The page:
The head of this fish is very robust and cuboid in shape. The fish is not laterally compressed but tapers at the tail and has a rather flat white abdomen. The eys are conspicuosly on top of the head (looking at the stars!), hence its scientific name. The big mouth cleft is virtually vertical. There is one spine on the dorsal aspect of each operculum. The first dorsal is small, black and spinless. The second dorsal has 14 to 15 rays. Its colour is small, black and spineless. The second dorsal has 14 to 15 rays. Its colour is dark / brown or blackish with yellow / grey or brown / grey flanks. The length reached is about 15 to 25 cms. Its habitat is muddy sandy sea bottoms and it can be found at depths up to 100 metres. Its culinary food value is rather discrete.

This fish takes a very long time to die when out of the sea even after many hours in a refrigerator. Practically all the Maltese fishermen I have interviewed told me that its spines are non-venomous. However, most authoritative books I have checked say that the spines are venomous, thus it is perhaps the ones around the Maltese shores that are non-venomous. In view of the fact that it belongs to the weever family I feel that these fish should always be handled with care as it is always better for one to be safe than sorry.


(Scorpion fishes)

small-scales scorpion fish Scorpoena porcus, Linn.(Fig.3)

This small-scaled scorpion fish possesses over 60 very minute scales on the lateral line. Above each eye there is a developed tentacle. The second to fifth dorsal spines are nearly equal and the abdominal ray is as long as the second dorsal or even slightly longer. The colour is bright / grey and blotched heavily and irregularly with black. The abdomen is greyish. The length is from 15 to 25 cms. Synonymous names: English - small-scales scorpion fish. Maltese - scorfna sewda. Italian - scorpena nera.

large-scaled scorpion fish
Scorpoena scrofa, Linn.(Fig.4)

This fish is known as the large-scaled scorpion fish because it has up to 45 large scales on the lateral line. The head is proportionally quite big. The third spine of the ventral anal fin is longer than the third. The colour varies from bright red to reddish / brown. The dorsal rays often show black blotches and it is these spines which usually contain the integumentary venom spinal glands. They have to be handled with extreme case. Their size varies between 25 and 50 cms. Synonymous names: English - large-scaled scorpion fish. Maltese - cippullazza. Italian - scorfano rosso.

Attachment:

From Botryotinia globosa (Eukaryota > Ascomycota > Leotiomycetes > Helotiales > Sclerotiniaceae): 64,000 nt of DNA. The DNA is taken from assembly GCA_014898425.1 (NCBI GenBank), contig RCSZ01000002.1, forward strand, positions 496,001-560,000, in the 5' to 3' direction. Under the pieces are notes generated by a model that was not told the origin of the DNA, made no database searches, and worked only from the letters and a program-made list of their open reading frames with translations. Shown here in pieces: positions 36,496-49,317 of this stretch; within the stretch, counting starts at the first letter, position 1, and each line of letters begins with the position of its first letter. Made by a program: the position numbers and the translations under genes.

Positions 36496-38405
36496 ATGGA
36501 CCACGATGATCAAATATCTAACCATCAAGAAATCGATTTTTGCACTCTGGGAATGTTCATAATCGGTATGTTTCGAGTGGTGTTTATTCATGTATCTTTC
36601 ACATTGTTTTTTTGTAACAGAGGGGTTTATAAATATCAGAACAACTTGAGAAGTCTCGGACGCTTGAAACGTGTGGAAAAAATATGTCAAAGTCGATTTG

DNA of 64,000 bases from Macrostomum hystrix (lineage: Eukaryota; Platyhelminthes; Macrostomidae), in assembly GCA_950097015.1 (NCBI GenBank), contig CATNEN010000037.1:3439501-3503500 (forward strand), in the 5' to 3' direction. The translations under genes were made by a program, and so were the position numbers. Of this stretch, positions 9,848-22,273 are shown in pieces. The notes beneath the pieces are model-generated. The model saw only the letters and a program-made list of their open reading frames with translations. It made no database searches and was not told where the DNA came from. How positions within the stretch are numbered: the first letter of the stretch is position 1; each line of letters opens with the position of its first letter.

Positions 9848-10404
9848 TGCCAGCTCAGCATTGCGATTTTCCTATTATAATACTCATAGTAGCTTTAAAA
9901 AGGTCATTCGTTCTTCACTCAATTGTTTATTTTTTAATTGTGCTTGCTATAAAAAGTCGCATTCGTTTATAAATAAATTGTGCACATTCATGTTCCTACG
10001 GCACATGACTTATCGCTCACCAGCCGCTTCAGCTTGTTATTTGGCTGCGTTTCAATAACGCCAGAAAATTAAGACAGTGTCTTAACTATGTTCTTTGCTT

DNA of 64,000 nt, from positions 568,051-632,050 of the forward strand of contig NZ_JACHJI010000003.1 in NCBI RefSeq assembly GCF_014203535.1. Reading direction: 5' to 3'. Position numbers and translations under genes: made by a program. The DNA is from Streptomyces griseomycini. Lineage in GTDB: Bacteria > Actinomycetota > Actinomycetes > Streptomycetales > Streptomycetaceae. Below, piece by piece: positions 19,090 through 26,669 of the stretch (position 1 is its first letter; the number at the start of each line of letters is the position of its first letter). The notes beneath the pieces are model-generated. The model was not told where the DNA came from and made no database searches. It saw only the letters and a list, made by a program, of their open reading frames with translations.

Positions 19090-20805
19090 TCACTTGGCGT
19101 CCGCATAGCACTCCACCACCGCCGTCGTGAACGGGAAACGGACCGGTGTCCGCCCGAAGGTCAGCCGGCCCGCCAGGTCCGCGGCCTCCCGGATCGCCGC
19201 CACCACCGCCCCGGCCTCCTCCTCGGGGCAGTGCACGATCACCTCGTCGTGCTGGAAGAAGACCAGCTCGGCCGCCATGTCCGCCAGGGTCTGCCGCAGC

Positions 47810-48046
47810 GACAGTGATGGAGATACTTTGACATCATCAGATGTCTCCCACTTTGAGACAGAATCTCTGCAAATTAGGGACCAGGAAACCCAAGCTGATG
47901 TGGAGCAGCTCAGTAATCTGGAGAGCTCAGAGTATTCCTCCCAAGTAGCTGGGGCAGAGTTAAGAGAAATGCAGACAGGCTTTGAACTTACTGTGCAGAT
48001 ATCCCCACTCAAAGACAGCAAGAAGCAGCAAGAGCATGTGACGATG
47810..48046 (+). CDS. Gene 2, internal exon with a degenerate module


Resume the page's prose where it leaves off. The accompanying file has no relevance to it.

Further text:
Scorpoena ustulata, Lowe.

This fish is very similar to Scorpoena porcus but it is rather smaller in size, 10 to 15 cms. It is of a reddish colour. The orbital tentacles are reduced or completely wanting. The fourth spine of the dorsal ray is longer than the rest. Synonymous names: English - lesser red scorpion fish. Maltese - skorfnott. Italian - scorfanotto.

large-scaled scorpion fish
Helicolenus dactylopterus, Delar.

(Fig. 5)

This fish looks very musch like the comber fish (serranus cabrilla). The head is however scaly and lacks the quadrangular depression in the occiput which is characteristic of the scorpion fishes already dealt with above. It is red in colour, and lives in deep waters of about 200 to 500 metres. The maximum length reached is between 20 and 30 cms. Synonymous names: English - blue mouth. Maltese - skorfna ta' l-ghajn. Italian - scorfano bastardo.

Medical casualty management.

The principles of treatment for both weevers and scorpion fishes is quite the same and therefore will be dealt with at this stage. These consist of:

a) Alleviation of pain.
b) Counteracting allergic manifestations, and
c) Prevention of secondary infections.

One has first to explain that as sonn as he is stung, the victim experiences a sharp prick-like sensation which immediately starts increasing in severity-totally unlike a prick say with an ordinary sewing needle. The pain moreover starts spreading proximally along the limb. In the same way as allergic stings, a red swelling appears in the area involved. Dependingon the amount of poison delivered by the fish, general manifestation can also occur in the form of rapid pulse beat, sweating, general malaise and even collapse. At times pain is also felt across the chest - reminescent of heart pain. It is known that the poison is toxic both to the heart muscles and to the nervous tissues. To alleviate pain quickly one can inject 2 ml of 2% pain lignocaine immediately on the puncture wound and infiltrate around it. Allergic manifestations are dealt with the usual antihistaminic drugs such as Piriton, Phenerghan and Tavegyl, to give a few examples. Ouch In my experience the injection of lignocaine has always given immediate relief, which is long lasting. The patient is encouraged to walk and take full normal activities. Cleaning the area with acriflavine and spirit beforehand and applying a simple elastoplast dressing helps to prevent secondary infection. a further course of antihistamies in tablet form for five days helps to counteract the allergic swellings. If the allergy is very pronounced corticosteroids should also be considered. It is obvious that such treatment should be done under the supervision of a qualified physician.

Fig. 6 - The plantar aspect of foot is a common site of accidental stinging by a weever


A great many species of rays are harmless apart from their excessive size which might even capsize a small boat. A few species of rays are however equipped on their tail with stinging spines, hence the name stingray. Other rays are equipped with electric organs able to emit a shock of a momentary nature but of a quite considerable potency.